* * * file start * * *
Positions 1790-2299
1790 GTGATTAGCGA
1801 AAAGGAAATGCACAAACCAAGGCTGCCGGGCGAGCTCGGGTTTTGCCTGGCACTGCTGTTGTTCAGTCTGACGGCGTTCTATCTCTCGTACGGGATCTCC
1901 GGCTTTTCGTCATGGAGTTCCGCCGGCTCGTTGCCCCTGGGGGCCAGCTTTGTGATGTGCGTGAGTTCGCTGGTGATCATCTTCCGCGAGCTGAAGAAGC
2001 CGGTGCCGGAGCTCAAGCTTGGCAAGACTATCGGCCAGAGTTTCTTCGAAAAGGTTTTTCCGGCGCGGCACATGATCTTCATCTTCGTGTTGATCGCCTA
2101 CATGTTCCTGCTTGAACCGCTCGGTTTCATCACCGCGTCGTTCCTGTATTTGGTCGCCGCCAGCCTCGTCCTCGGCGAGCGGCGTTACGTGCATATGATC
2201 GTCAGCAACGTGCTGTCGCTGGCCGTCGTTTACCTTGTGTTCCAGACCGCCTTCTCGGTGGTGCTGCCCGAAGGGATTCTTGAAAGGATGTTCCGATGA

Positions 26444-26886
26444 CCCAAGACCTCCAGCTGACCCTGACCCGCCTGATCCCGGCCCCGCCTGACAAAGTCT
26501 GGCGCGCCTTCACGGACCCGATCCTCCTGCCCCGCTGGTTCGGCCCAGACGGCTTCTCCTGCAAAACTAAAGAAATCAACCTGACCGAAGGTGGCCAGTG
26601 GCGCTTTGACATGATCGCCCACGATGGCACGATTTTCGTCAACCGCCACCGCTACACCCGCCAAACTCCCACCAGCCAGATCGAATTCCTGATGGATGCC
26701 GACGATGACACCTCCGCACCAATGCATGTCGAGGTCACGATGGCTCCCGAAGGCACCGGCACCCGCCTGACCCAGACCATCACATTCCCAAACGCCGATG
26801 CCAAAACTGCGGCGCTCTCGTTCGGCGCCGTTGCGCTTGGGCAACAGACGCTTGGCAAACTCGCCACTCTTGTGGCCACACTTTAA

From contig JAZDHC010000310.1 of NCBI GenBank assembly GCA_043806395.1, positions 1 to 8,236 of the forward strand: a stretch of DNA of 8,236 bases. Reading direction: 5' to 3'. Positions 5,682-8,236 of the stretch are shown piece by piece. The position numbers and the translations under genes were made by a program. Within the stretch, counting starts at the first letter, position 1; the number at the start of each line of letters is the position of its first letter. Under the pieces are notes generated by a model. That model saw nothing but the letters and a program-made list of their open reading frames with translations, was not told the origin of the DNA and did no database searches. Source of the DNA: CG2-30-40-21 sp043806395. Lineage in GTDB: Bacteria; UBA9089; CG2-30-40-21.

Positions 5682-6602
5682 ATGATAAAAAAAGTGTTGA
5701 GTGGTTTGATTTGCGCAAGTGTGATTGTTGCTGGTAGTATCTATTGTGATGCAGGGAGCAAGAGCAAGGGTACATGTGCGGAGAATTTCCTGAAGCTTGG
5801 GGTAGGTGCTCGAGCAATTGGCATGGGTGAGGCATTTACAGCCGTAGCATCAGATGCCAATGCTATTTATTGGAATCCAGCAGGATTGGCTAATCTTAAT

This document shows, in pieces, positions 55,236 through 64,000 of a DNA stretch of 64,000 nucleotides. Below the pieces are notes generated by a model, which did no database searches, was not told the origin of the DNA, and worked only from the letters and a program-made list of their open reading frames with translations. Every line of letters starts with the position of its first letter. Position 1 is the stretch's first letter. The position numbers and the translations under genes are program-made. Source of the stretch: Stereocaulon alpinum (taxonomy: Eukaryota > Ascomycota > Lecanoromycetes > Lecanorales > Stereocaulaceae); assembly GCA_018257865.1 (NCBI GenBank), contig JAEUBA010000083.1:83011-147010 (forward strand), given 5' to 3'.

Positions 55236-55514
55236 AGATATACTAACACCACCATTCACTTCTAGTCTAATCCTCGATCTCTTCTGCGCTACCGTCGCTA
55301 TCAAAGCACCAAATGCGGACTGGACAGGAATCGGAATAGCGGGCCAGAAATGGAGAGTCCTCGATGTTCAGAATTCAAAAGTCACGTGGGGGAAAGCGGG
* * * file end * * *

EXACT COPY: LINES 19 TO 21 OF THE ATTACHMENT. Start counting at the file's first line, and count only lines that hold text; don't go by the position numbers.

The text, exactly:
This document shows, in pieces, positions 55,236 through 64,000 of a DNA stretch of 64,000 nucleotides. Below the pieces are notes generated by a model, which did no database searches, was not told the origin of the DNA, and worked only from the letters and a program-made list of their open reading frames with translations. Every line of letters starts with the position of its first letter. Position 1 is the stretch's first letter. The position numbers and the translations under genes are program-made. Source of the stretch: Stereocaulon alpinum (taxonomy: Eukaryota > Ascomycota > Lecanoromycetes > Lecanorales > Stereocaulaceae); assembly GCA_018257865.1 (NCBI GenBank), contig JAEUBA010000083.1:83011-147010 (forward strand), given 5' to 3'.

Positions 55236-55514
55236 AGATATACTAACACCACCATTCACTTCTAGTCTAATCCTCGATCTCTTCTGCGCTACCGTCGCTA